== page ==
ANY SOCIAL REVOLUTION MUST TAKE THINGS AS IT FINDS THEM AND IMMEDIATELY ELIMINATE THE MOST GLARING ABUSES.
In the western press today and among outstanding modern architects, a lively discussion is going on: should cities be built according to principles of concentration (centralization) of industry and trade at a few points (urbanization) or—the other way round—should it be done by dispersing industry and residential areas over as wide a territory (area) as possible by building small settlements and separating the living quarters from the industry (“garden cities,” “green cities,” etc.)?
The partisans of one or the other point of view, as a general rule, proceed from an idea that is based on economic relationships which they accept as being immutable. The bourgeois architect can, of course, see things no other way.
For him there is only the irrefutable premise of the capitalist system and its laws, with its reckless exploitation of the proletariat, its disregard for the most elementary needs of the laboring masses, and its brutish standard of living.
The terrifying living conditions of workers in capitalist countries, where they are deprived even of light and air and where their children spend their lives in dirty back yards near garbage dumps, give rise, among the better bourgeois architects, to the liberals’ ideas of “green cities,” “garden cities,” etc.
However, we understand perfectly well that these ideas, in spite of all their alluring qualities, are a pure and, what’s more, evil utopia, creating the illusion (false representation) of a possible escape from the situation without doing away with the capitalist system. These illusions blunt the proletarian’s will to fight. Capitalism gives the workers just enough to keep them from dying from starvation. The capitalist is not interested in how long a worker can survive under these barbaric life conditions into which he is driven; the reserve army of the unemployed is always at his service. “Disurbanization” is unthinkable under the capitalist system.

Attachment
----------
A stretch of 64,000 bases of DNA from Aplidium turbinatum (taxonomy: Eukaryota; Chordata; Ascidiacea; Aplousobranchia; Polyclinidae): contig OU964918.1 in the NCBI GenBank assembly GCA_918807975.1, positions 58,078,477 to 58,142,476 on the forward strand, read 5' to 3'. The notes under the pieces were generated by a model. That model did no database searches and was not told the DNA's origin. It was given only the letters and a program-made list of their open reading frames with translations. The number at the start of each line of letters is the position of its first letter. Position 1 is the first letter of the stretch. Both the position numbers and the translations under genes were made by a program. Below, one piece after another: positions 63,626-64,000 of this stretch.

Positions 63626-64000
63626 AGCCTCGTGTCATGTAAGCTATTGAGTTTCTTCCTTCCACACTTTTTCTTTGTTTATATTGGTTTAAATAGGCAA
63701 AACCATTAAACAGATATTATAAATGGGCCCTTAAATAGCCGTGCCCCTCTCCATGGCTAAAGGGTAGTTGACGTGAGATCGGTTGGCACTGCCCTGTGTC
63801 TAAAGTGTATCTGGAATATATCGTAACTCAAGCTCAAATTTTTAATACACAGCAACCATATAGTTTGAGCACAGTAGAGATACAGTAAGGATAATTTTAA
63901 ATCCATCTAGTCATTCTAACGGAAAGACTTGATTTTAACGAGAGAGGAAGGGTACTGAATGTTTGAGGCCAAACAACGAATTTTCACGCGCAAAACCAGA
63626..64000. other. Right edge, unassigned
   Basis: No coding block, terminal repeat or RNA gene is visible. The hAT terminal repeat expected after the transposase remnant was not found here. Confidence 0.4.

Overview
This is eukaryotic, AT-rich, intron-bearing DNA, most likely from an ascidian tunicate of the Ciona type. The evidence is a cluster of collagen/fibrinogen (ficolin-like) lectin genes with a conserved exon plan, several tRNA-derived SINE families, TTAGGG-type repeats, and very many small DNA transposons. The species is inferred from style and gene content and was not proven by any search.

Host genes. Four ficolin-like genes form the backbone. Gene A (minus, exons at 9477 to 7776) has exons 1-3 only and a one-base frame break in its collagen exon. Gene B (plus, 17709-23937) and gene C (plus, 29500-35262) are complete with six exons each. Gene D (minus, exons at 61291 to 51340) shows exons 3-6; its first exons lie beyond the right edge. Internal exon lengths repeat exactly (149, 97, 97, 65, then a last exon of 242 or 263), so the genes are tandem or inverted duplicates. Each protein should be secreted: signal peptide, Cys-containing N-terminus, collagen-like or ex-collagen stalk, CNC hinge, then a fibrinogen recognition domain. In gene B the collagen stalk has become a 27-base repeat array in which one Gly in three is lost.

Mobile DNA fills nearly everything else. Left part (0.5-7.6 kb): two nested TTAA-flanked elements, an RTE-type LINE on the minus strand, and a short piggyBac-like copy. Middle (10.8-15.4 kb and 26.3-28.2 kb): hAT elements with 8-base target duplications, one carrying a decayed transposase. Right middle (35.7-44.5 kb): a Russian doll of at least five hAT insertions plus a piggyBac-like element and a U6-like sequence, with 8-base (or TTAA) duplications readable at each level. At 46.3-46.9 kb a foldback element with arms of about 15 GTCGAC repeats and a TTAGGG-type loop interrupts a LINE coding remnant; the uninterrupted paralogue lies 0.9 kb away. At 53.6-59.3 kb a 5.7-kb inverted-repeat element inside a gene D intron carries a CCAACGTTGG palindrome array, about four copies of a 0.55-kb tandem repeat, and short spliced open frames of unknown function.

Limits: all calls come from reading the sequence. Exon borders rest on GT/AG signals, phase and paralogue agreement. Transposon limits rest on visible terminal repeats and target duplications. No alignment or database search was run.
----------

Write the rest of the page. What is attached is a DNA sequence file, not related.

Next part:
Urbanists, aware of the impossibility of disurbanization under capitalism, try to find a solution to the problem of reinvigorating life by means of technological services within the big cities. Sewer systems, water works, multilevel streets, green areas and similar nice things—that is the way of the urbanists.
However, life itself turns their schemes inside out in its own way. The reinvigorated quarters, as Engels already noted, are not actually lived in by the proletariat, because their life denies them the means to afford it.
1. THE NIGHTMARES OF THE “MODERN” METROPOLIS. LONDON.
2. NEW YORK
These controversies between the urbanists and disurbanists are also reflected here, assuming at times rather amusing forms.1
We must, however, phrase the whole problem differently. The question of restricted land for big cities is inapplicable here since we have destroyed private ownership of the land.
Any ideas about the necessity for maximum (more rational) use of “communally serviceable” areas is simply comical, since no such areas exist here.
But most important is the tremendous problem of the elimination of the differences between the city and the country.
This is why we must review the very meaning of the word “city.”